Token Categories

In Baseline UI, we divided our design tokens into the following categories:

  1. Color Tokens — Define text, icon, background, border, interactive, positive, focused, and support colors.

  2. Typography Tokens — Define font families, sizes, weights, line heights, and letter spacing for headings, labels, and body text.

  3. Spacing Tokens — Define spacing values for margins, paddings, and gaps.

  4. Rounded Tokens — Define border radii.

  5. Elevation Tokens — Define shadow colors and spreads.

  6. Opacity Tokens — Define opacity levels.

Token Structure and Naming

Token names are composed of different elements. Depending on the tier, various elements are combined to form a token name.

Design Token

A — Namespacing

Namespacing involves adding the bui prefix to all tokens. This prefix is an abbreviated form of the Baseline UI design system name, ensuring a unique and consistent identifier across the entire design system. It helps avoid conflicts where design tokens might have the same names as tokens from other systems (e.g. when integrating with Bootstrap).

B — Category

The second word in the token’s name is the category — following the exact token categories as described above. This categorization helps in easily identifying and organizing the tokens.

C — Role

The token name ends with a descriptive name to communicate the token’s role. It specifies the design attribute and the token’s purpose, providing clear context for its use.

Conclusion

Design tokens are the backbone of any robust design system, providing a standardized, reusable framework for defining design properties. In Baseline UI, tokens ensure consistency, scalability, efficiency, and enhanced collaboration between designers and developers. By categorizing tokens into core and semantic tiers, and by further dividing them into specific categories like color, typography, and spacing, we enable a streamlined and cohesive design process.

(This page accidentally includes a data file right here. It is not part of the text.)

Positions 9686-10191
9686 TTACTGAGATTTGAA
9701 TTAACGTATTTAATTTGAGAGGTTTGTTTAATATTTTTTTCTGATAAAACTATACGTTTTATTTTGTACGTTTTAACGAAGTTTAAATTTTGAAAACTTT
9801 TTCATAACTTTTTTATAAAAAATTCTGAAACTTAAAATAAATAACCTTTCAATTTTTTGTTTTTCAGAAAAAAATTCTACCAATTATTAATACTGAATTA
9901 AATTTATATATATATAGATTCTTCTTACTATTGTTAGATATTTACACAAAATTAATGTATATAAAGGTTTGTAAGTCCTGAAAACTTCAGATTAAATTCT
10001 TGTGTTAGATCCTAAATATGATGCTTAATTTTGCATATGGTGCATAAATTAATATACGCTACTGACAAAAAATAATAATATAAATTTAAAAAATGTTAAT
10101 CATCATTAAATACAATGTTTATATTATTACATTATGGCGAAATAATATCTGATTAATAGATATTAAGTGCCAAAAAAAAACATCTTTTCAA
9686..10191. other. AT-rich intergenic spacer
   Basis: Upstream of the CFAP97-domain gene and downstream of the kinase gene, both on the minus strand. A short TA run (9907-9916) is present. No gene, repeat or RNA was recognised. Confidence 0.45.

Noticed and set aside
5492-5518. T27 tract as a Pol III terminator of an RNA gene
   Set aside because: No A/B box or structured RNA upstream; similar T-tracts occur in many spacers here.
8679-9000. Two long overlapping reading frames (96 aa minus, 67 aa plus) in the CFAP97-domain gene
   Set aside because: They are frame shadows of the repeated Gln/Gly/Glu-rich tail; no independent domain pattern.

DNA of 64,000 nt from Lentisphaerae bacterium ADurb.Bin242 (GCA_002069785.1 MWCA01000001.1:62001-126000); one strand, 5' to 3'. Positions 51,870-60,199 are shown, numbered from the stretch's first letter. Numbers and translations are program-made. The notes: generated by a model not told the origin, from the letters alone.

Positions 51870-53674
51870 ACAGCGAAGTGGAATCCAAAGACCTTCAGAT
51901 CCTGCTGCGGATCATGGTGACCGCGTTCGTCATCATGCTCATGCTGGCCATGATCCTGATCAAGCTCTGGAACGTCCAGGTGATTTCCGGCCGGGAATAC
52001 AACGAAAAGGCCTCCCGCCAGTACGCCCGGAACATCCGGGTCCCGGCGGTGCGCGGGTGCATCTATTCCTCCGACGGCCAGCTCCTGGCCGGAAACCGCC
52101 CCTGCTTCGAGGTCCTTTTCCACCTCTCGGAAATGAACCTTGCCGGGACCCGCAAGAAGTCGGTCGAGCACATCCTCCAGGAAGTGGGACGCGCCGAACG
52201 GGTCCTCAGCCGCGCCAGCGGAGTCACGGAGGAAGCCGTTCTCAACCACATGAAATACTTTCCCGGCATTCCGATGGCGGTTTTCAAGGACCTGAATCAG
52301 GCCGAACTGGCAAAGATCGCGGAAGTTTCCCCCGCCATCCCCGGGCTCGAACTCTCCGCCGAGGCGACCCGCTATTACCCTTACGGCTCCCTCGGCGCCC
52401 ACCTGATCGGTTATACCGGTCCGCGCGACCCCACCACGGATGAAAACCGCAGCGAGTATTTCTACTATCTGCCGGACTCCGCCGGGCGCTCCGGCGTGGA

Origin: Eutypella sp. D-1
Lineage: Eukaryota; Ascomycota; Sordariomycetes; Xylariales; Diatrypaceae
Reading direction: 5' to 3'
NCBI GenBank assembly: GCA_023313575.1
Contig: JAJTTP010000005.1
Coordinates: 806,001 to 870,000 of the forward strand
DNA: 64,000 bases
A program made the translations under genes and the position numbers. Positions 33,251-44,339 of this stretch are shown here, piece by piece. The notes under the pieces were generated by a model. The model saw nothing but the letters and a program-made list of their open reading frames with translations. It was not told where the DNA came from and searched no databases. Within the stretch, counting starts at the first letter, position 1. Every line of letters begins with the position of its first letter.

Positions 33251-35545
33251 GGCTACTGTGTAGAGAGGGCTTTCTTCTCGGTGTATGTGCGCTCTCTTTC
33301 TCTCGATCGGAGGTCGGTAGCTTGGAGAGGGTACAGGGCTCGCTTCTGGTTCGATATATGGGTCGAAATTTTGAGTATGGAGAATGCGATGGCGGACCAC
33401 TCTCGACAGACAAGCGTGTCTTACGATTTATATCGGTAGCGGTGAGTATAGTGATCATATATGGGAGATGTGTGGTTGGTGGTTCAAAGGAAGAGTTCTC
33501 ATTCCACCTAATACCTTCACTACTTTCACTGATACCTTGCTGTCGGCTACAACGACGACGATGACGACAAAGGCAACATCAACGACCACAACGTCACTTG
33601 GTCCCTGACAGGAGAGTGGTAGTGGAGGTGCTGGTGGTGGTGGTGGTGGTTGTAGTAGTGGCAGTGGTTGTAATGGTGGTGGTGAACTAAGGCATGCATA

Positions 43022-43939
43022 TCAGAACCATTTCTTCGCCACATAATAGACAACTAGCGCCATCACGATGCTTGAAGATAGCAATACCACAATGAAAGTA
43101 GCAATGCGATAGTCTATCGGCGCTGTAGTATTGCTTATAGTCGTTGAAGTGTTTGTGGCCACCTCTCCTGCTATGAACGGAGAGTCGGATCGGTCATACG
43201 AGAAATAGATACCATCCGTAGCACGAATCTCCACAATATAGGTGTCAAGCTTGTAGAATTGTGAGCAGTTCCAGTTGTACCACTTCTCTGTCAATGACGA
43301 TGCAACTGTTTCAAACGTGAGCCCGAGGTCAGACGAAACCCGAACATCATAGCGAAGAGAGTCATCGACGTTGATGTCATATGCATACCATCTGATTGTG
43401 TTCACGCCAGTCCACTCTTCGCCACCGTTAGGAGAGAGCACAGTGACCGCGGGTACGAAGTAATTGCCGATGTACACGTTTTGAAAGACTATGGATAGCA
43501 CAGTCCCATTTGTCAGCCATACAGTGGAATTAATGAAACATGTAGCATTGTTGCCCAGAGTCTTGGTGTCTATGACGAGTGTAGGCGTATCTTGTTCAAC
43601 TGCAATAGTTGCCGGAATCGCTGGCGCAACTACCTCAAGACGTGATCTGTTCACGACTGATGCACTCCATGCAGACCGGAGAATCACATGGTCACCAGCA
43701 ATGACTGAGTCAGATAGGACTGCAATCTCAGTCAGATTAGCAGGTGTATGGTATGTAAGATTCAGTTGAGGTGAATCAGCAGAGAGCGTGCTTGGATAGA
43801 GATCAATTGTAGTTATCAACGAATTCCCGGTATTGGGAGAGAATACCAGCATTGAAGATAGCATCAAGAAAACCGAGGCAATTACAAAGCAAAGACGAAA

Adopting a token-based approach not only simplifies global style updates but also ensures that the visual identity of your brand is preserved across various digital products. Whether you’re aligning with brand identity or meeting accessibility standards, design tokens make it easier to maintain a unified look and feel.

By using design tokens instead of hardcoded values, building, maintaining, and scaling products with a design system can be streamlined.

In Part V, we examine how Baseline UI facilitates easy customization of user interfaces, allowing our customers to tailor solutions to fit their specific needs and preferences. We’ll explore the various customization options available in Baseline UI and how they contribute to improving user experiences. You can read Part I, Part II, and Part III here.

Authors
Maša Majce Designer

Maša is super fond of the challenges of the digital day and age. Her approach to design is driven by curiosity. You might also find her at a dance studio or exploring the streets to find inspirational architecture and design.

Petra Bukovinski Designer

Petra loves to take on complex design problems. She believes that good design is a reflection of a company’s vision. When not designing, she can be found in nature or experimenting in the kitchen.